Of the several lessons brand advertisers can learn from Newcastle’s effort — Adweek’s pick for the No. 1 ad campaign for 2014 — is that taking risks sticks with us. Newcastle was willing to put its budget toward an innovative digital approach that side-stepped both the safety and the pitfalls of traditional outlets. Newcastle proved that risks can pay off, and the company may have inadvertently paved the way for all brands — big or small — to rethink their approach to costly, tent-pole advertising events like the Super Bowl. Newcastle is hardly the only brand out there taking these kinds of risks. They are part of an even bigger trend we’ve been keeping our eye on.
Smaller Brands, Bigger Wins
There is no denying that big household name brands like Coca-Cola and Nike fund some truly excellent creative work. In some cases, as with Oreo (and its parent company, Mondelez International, formerly known as Kraft Foods), these well-known brands are noted for taking some calculated risks. However, we’ve seen that more often it’s smaller or lesser-known brands that benefit from taking bigger advertising risks.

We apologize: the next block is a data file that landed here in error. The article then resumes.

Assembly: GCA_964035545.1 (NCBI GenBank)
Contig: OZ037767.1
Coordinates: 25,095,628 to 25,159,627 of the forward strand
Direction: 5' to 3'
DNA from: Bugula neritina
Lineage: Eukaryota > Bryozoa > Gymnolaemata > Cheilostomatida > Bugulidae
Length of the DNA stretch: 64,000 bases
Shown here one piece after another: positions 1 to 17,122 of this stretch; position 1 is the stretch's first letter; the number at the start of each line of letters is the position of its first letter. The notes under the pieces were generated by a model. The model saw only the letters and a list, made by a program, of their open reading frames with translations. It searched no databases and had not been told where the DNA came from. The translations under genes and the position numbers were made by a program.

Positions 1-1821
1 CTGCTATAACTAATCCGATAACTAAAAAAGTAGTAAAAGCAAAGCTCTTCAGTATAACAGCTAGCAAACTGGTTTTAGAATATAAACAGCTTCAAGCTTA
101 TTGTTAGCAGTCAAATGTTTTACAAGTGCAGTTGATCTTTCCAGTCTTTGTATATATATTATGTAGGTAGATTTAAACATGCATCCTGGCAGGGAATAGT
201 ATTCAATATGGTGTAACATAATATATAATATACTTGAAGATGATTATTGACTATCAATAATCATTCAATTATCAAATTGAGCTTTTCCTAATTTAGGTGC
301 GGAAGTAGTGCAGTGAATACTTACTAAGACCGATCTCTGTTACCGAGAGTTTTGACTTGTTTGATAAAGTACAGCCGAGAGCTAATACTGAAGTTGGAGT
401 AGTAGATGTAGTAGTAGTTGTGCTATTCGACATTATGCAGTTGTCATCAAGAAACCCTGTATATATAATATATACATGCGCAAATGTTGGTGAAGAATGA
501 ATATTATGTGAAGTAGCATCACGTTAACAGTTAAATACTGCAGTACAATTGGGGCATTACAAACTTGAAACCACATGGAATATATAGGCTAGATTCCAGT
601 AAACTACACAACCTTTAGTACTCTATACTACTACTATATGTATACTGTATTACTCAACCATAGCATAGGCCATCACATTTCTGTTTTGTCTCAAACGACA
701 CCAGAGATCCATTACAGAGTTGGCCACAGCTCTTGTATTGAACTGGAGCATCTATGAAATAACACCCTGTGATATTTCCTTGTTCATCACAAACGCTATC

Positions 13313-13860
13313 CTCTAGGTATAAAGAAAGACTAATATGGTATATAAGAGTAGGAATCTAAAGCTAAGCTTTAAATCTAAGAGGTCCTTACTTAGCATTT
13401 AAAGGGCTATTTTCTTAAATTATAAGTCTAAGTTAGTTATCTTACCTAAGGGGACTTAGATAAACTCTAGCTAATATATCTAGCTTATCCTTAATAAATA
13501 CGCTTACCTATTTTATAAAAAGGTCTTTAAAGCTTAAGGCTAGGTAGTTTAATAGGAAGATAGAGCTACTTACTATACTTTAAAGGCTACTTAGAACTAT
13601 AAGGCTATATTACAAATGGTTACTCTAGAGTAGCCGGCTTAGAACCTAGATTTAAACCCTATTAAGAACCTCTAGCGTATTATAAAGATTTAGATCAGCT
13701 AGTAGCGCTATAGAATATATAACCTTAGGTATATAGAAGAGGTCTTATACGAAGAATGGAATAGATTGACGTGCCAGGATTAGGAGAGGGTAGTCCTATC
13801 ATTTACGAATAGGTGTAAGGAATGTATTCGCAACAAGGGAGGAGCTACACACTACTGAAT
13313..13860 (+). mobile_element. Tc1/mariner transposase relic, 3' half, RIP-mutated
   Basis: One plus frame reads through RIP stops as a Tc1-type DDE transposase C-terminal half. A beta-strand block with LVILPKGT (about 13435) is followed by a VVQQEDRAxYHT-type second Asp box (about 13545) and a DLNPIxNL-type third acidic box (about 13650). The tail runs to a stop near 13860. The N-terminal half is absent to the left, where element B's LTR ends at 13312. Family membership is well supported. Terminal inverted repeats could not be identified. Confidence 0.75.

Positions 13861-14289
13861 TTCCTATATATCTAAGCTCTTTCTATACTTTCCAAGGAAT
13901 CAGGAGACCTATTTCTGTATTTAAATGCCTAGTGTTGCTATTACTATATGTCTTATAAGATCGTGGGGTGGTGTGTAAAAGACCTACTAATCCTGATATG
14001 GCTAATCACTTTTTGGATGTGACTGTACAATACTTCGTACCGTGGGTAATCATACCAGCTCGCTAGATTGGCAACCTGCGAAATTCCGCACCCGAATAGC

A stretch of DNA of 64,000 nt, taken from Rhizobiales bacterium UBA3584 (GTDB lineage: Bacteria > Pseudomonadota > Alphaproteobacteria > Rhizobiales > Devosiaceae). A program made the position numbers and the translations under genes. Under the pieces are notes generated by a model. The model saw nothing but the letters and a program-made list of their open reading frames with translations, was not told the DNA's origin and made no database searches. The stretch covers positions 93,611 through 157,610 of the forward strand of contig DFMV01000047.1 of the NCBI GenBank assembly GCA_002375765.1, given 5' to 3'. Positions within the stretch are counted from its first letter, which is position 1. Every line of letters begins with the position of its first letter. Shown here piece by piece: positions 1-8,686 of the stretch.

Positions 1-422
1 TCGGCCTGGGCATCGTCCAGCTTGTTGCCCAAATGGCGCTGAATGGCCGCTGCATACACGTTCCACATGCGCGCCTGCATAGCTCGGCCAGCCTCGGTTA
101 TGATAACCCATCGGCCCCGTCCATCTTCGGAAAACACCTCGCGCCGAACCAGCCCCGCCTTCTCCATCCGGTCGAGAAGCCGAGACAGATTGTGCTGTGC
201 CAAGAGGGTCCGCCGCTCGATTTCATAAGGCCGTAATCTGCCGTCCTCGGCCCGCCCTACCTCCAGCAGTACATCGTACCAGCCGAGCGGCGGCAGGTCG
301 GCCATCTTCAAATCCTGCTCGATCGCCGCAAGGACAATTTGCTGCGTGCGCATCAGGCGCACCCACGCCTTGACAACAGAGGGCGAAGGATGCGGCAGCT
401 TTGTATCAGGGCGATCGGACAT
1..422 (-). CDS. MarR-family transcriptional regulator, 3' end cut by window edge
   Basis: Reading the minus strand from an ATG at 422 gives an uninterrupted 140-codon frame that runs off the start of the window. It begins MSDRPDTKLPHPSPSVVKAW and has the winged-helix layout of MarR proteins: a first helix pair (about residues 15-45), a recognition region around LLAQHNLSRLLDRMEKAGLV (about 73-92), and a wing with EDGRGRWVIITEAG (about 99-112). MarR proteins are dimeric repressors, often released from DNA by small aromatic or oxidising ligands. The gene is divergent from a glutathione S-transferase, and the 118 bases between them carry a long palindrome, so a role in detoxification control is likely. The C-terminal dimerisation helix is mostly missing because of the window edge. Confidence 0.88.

Turkish Airlines is not a tiny brand in terms of its advertising spend. Still, up until recently, the airline was dwarfed by some of its mainstream competitors including United, American or Delta in terms of brand recognition and awareness. A few years ago, Turkish Airlines met its global awareness issue head-on with a popular spot featuring sports greats Kobe Bryant and Lionel Messi. That initial content began to build awareness for the brand, but the airline realized the need to sustain momentum to hit core objectives: To increase Turkish Airlines’ brand awareness around the world, to reach a new, adventurous target audience, and to test campaign effectiveness by measuring brand recall. Turkish Airlines crafted a campaign around the concept of a “selfie” — one of 2014’s hottest buzzwords. The “Selfie Shootout” became YouTube’s fastest spreading ad of all time, reaching 77 million views in one week and nearly 140 million views in all (as of January 12). Searches for the Turkish Airlines brand tripled on YouTube and saw a 16% increase on Google. The company also saw a 9% increase in people remembering the brand.